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Say ‘Yes’

Wed, 05/15/2024 - 18:49


In this space two weeks ago, we quoted Adam Fine, the superintendent of East Hampton School District, on the best reason to vote “yes” on the school-budget votes approaching on Tuesday: Draw a straight line between Covid-19 and the tax caps, he said. Covid may be in the rearview window for most adults, but that isn’t so for kids whose daily education and long-term development took blow after blow during, what to them, was an endless pandemic.

This logic applies equally to the Springs School and Amagansett School votes.

Just say “yes” to the kids.

We agree with those who would argue that the taxpayers of Springs already carry an unfair burden in our otherwise largely wealthy town. But the unfairness of the burden on Springs is all the more reason to say “yes.” Springs educators are stewards of a high concentration of school-age kids who are new English learners; many of these kids are coping with early trauma or special needs. Addressing the inequity of the situation — perhaps by revisiting consolidation of school districts — is an argument for another day. Today, there are urgent and unavoidable reasons why the budget should be approved. The mandatory high school tuition that must be paid to East Hampton is on the rise; needs are great in the areas of English as a new language and special education; and the district has wisely planned to transition to a modern reading curriculum, the Science of Reading, to replace a model that has been shown to be ineffective. “Yes” is a necessity for the future well-being of our town.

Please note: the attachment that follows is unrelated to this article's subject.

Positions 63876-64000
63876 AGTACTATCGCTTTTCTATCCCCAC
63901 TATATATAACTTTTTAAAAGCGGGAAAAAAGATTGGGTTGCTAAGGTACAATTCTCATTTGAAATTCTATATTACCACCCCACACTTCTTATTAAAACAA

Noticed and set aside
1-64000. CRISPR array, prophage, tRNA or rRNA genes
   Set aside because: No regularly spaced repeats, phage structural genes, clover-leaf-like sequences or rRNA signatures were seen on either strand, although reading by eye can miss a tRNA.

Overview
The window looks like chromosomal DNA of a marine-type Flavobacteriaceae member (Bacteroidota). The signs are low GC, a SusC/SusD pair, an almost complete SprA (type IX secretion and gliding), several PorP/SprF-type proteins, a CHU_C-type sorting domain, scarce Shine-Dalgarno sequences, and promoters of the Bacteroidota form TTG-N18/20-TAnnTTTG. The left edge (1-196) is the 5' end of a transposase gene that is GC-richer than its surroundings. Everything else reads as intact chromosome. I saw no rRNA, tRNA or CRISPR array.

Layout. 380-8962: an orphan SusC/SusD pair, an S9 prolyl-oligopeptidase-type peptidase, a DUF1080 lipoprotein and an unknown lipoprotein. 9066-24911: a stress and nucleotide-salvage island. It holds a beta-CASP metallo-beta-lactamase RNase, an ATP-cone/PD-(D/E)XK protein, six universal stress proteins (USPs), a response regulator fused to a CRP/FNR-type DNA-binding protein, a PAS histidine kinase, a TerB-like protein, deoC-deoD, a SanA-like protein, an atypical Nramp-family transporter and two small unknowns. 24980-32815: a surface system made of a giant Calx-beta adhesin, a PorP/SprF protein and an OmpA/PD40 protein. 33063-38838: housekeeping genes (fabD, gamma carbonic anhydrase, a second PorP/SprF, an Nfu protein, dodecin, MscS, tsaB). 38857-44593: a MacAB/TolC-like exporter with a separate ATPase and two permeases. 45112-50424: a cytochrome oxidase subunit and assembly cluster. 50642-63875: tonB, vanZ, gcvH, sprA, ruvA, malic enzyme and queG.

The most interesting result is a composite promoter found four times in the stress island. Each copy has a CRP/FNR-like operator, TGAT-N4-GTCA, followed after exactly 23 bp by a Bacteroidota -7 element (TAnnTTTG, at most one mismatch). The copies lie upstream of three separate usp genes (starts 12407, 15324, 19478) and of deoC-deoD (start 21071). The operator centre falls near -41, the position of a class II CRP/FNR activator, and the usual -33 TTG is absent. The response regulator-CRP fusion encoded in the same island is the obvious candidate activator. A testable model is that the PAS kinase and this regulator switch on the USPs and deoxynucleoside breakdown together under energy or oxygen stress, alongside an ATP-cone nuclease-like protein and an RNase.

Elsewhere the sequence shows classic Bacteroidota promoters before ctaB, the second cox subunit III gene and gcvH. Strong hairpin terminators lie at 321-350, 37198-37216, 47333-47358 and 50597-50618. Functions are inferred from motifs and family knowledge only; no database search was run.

We also acknowledge that there has been a certain amount of chaos over in the Amagansett School District. But voters should still say “yes” to the proposed $13.44 million — again, for the kids. Turnover in the superintendent and principal roles is concerning, but those issues need to be decoupled from the budget vote and are also topics for another day. All these schools have only two chances to pass their budgets, or austerity plans automatically kick in. That would mean cuts to the tune of $800,000 for Amagansett. What might face the ax: prekindergarten for 3-year-olds, field trips, summer enrichment programs? Despite a bit of drama at board meetings, and in the administrative staffing, Amagansett is a Blue Ribbon school for a reason and it merits taxpayers’ confidence.

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